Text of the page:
One of many combinations of a light lunch on the go that can be put together in moments.

Nutritious and so Delicious!

 

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Watercress Green Smoothie

I make a green smoothie a couple of times a week, I basically just chuck in whatever is to hand, sometimes the main green element is Kale, other times it’s Watercress.  I love Watercress, it’s the peppery kick that has me munching on it or including it in salads or sandwiches, but in a smoothie it’s even better!

watercress green smoothie

Watercress has high levels of Calcium  Vitamin A, C, E, K beta-carotene and Iron.  Also contains vitamin B1, B2. folic acid, potassium and phosphorus.   It has more calcium than milk and more iron than spinach!

Today, my green smoothie contained:

1 bag of Watercress
1 medium carrot
around 5 inches of cucumber
3 small tomatoes
1 baby avocado
half a banana
small handful of blueberries
3 raspberries, yes 3, all I had left!
about 1 inch of Ginger
Flax seeds
Chia seeds
Water to the perfect consistency for you
Ice, optional.

plus my Green blend which today was Wheatgrass, Spirulina, and Green Barley,   I have a few others and change or add to the blend, I’m always coming across new things to try too!

Blend all and serve immediately.

All measurements are approximate, I usually just sprinkle in some Flax and Chia seeds, make it your own and enjoy the benefits.  This amount serves 2 generously!

 

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Roasted Beetroot and Butterbean Soup

Following on from my previous post of the wonders of the superfood Beetroot, I’ve started with Roasted Beetroot and Butterbean Soup.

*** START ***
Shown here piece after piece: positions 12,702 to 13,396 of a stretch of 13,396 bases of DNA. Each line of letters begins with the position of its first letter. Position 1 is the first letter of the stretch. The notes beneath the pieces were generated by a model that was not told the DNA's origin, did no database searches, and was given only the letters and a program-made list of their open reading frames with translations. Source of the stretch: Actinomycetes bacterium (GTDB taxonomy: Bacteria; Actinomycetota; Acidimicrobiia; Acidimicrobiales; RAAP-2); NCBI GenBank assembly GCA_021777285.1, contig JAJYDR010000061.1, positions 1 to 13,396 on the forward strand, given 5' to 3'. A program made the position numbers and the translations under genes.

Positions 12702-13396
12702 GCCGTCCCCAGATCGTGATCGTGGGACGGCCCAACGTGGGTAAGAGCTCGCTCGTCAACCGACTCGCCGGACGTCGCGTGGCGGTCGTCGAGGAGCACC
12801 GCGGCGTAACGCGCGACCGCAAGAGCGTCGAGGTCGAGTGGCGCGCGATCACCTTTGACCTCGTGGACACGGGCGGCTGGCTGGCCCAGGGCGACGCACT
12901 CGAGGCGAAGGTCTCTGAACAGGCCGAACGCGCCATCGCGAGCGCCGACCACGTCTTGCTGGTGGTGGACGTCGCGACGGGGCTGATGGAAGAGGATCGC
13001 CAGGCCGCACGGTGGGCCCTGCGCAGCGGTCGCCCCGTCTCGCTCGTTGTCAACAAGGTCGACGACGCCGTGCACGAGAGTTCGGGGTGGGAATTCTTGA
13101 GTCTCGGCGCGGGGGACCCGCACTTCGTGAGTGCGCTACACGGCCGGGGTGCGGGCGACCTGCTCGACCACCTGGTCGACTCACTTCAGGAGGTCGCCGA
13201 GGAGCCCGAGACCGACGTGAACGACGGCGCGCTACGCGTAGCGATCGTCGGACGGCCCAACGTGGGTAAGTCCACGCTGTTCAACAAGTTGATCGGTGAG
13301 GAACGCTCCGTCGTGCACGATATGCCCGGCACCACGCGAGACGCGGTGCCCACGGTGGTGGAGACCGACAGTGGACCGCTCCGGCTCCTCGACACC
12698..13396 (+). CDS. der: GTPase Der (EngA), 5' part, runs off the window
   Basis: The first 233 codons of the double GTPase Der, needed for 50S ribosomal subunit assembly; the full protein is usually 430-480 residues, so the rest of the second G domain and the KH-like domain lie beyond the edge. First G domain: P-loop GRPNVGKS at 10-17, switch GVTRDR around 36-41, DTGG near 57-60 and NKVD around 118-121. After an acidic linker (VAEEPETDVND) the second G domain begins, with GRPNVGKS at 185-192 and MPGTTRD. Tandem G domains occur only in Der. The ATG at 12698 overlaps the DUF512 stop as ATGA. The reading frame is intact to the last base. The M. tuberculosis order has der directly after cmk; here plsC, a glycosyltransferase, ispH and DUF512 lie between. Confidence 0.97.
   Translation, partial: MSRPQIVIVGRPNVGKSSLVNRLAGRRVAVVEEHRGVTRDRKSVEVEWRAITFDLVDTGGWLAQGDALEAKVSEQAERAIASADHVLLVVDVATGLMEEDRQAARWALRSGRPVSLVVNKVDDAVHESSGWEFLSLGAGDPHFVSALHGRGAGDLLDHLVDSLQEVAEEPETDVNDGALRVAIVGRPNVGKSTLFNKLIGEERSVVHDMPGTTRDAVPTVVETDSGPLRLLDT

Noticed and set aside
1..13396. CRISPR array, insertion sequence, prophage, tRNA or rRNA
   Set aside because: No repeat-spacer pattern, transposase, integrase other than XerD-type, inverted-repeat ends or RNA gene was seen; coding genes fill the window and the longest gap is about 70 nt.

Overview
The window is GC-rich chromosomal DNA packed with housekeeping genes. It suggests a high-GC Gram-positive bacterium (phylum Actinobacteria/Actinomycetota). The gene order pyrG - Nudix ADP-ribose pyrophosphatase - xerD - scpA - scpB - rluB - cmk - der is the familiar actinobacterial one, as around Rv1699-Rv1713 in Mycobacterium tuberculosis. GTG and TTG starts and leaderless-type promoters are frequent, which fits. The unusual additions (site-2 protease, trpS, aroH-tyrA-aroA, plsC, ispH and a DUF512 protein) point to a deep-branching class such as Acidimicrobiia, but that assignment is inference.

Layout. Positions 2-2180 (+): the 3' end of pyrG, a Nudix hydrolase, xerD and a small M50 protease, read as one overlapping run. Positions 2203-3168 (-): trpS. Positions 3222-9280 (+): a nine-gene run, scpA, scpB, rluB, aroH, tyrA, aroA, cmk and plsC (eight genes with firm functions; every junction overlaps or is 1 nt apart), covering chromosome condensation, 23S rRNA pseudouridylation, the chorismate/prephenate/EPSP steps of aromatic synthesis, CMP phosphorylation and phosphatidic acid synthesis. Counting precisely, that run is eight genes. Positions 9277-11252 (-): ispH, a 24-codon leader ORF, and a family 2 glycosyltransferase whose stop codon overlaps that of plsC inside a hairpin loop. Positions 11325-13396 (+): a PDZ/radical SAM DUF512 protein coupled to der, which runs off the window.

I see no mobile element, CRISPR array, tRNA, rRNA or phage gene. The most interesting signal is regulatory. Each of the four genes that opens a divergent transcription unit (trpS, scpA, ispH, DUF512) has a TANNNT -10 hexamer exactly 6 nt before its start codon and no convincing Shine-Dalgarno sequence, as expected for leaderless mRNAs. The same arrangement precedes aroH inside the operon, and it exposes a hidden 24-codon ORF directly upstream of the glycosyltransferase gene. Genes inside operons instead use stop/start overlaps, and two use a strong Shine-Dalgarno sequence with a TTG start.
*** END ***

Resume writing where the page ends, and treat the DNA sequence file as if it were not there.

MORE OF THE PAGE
Honestly, I’ve never taken to Beetroots, I don’t mind them cooked with a salad or raw grated in a sandwich or salad.  But they aren’t on top of my list of vegetables I really savour and enjoy.

So, in an effort to broaden my taste buds and nutrient levels I decided to attempt my first Beetroot based soup.  I’ve added Potato to thicken it and Butterbeans for protein, along with the Pistachio garnish.

beetroot soup

 

Butter beans are a very good low-fat source of protein  as well as a good source of iron, zinc and magnesium.

Roasted Beetroot and Butterbean Soup

This recipe serves 3-4 depending on bowl size.

Preparation time is around 1½ hours.

Ingredients

400g raw beetroot
150g potato, cubed
1 medium red onion, chopped
1 clove garlic, crushed
750 ml vegetable stock
1 x 400g tin Butterbeans
1 lemon, juiced
1 orange, juiced plus zest
Black Pepper (to taste)
4-6 tablespoons coconut milk (to taste)

To garnish:  Total Greek Yogurt and chopped Pistachios

Method

Place the beetroot and potato in separate oven trays and roast for around an hour at 180C, the potatoes were ready after about 40 minutes.

Place onion and garlic into a pan and steam fry for around 3-4 minutes until softened.
Add the stock to the pan with the Butterbeans and cook for around 10 minutes. Let cool slightly.

Take the cooled Beetroots and peel the skin off, chop and place in a blender with the potatoes, Butterbean stock mix, lemon juice, orange juice plus zest, coconut milk, salt (I don’t use as the stock has salt in) and black pepper to taste.

Blend until smooth.

At this point you can either place in a saucepan and heat through again and serve immediately with a yogurt garnish sprinkled with roughly chopped Pistachio nuts for texture and bread of your choice, we enjoy toasted Sunflower Rye bread spread with coconut oil.

Or place in the fridge to consume within the next couple of days.  This recipe will also freeze well for up to 2 months.

beetroot soup 2

Nutritious and delicious!

For Beetroot nutritional info, see Superfood Beetroot

 

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Superfood Beetroot

Beetroot has always been around but in the past it was more usual to find it in a jar soaking in vinegar.   Now more and more people are using it raw, cooking or juicing it for extreme health benefits.